Well, it’s certainly been an overwhelming 24 hours of travel all the way from Heathrow to Porto Alegre, and I’m surprised I’m still awake to be able to type up this blog post…

I knew that it was doomed from the start when I found out that my seat from Heathrow to Sao Paulo (a 12 hour flight) was in the middle of a three-seater row. And because I have the worst luck in the world when it comes to flying, my gut feeling was that my fellow passenger wouldn’t be a wilting waif. And as fate would have it, I ended up in between two, let’s say, rather portly gentlemen, one from Scotland and the other from Sao Paulo. I didn’t speak to the chap from Scotland because he passed out almost as soon as we were airborne, but I did get a chance to talk to Fernado who was travelling back home for a month before heading down south to do some skiing. As we talked, there was practically no space in my seat to sit comfortably, something which hadn’t gone unnoticed by Fernando who showed a great deal of sympathy for my plight (Mr Scotland was still passed out and had nary a mind to even monitor his snoring…). We were served dinner (Scotland didn’t wake up for dinner he was that sparked out), and as I hunched forward as best I could to tuck into the delights of 30000 feet food, I glumly thought to myself that I had another 10 hours ahead of me of feeling like the proverbial sardine in a tin. I guessed that if I could get some sleep, I would be sorted, but alas, with Mr. Scotland on my left radiating a heat so fierce I thought he had a fever, I started thinking about a get-out plan. The flight attendant was happy enough for me to move to an open seat, although I’m not sure the guys I disturbed were. I was, however, greeted with an open seat on my left and could have wept for joy. Instead, I decided to get some ‘sleep’ for a few hours. About 4am (local time), I awoke to what I cautiously termed ‘breakfast’, although I’m sure ‘experimental meal-plan’ would be closer to the mark.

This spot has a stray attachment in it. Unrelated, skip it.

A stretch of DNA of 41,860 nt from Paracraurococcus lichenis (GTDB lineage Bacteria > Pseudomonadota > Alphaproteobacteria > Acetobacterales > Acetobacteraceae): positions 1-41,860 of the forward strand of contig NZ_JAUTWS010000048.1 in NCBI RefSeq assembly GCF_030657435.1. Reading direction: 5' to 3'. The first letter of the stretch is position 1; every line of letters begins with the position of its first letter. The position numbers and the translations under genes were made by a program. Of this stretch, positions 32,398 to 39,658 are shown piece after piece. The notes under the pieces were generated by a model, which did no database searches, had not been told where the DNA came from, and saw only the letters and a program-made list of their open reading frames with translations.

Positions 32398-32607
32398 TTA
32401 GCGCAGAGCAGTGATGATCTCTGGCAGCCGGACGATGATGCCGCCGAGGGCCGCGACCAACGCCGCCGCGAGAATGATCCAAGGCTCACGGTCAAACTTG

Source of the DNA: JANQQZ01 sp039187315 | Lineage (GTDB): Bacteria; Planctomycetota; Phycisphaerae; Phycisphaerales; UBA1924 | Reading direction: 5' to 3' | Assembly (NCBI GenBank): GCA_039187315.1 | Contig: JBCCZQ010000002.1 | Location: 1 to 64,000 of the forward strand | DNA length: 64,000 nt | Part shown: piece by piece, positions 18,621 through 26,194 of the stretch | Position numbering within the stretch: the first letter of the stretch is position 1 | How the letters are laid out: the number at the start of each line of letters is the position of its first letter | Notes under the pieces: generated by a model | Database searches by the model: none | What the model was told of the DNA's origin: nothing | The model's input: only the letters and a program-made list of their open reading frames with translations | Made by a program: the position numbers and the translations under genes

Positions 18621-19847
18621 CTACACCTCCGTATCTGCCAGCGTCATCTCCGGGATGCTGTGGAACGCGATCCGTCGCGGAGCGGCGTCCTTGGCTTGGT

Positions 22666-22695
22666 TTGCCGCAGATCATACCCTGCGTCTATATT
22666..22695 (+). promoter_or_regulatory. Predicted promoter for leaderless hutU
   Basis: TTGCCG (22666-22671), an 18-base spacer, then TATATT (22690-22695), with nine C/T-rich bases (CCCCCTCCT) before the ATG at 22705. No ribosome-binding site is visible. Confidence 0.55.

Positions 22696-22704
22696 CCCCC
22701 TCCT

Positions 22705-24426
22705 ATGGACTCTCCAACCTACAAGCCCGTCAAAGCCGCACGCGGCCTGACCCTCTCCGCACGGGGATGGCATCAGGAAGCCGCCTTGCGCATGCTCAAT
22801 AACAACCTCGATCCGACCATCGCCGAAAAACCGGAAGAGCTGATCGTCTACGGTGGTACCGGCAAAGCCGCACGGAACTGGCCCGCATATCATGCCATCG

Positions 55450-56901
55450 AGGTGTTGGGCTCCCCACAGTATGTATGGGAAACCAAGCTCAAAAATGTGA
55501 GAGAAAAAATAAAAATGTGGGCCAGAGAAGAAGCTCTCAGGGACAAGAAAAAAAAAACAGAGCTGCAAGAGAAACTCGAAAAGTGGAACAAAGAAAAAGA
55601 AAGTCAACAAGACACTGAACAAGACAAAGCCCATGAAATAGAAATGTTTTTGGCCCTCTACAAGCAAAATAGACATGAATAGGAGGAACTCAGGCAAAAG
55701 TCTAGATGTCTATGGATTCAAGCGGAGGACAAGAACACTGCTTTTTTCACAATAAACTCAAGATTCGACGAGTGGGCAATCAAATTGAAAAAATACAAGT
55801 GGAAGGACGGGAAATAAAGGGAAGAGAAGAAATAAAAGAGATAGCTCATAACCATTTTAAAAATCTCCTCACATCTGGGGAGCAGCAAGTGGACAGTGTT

Anyway, once we landed, I was treated to something I dread at the end of half-day flights: queues. Queues to immigration. Queues to check-in. Queues for security. Queues for boarding. It was pretty much solid queues from Sao Paulo until I landed in Porto Alegre, where I couldn’t find the bus to take me to the train station. Once I had found the train station, I couldn’t find a taxi to take me to the hotel. Once I had found the hotel, I couldn’t fit my power adaptor to the sockets. Once I had found an electronic store ($R20 there), bought a new adaptor ($R50), and got a taxi back ($R20), I realised that actually the continental adaptor I had brought with me DID fit in one of the sockets, I just hadn’t seen it before I rushed out. So now I’m down $R90 (about £30) with absolutely nothing to show for it except a useless bit of plastic. I can’t speak Portuguese to try and get a refund for it. I’m absolutely shattered. I’m hungry. I’m smelly. And I’ve still got to finish the Mock the Week presentation before Thursday.

Who said conferences were fun?

The Social Linguist